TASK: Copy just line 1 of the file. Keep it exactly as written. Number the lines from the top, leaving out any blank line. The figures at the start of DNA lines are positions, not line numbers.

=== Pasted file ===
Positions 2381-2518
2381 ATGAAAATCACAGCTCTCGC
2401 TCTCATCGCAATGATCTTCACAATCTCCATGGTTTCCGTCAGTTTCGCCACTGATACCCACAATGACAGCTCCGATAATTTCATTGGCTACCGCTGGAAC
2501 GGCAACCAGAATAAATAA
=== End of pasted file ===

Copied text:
Positions 2381-2518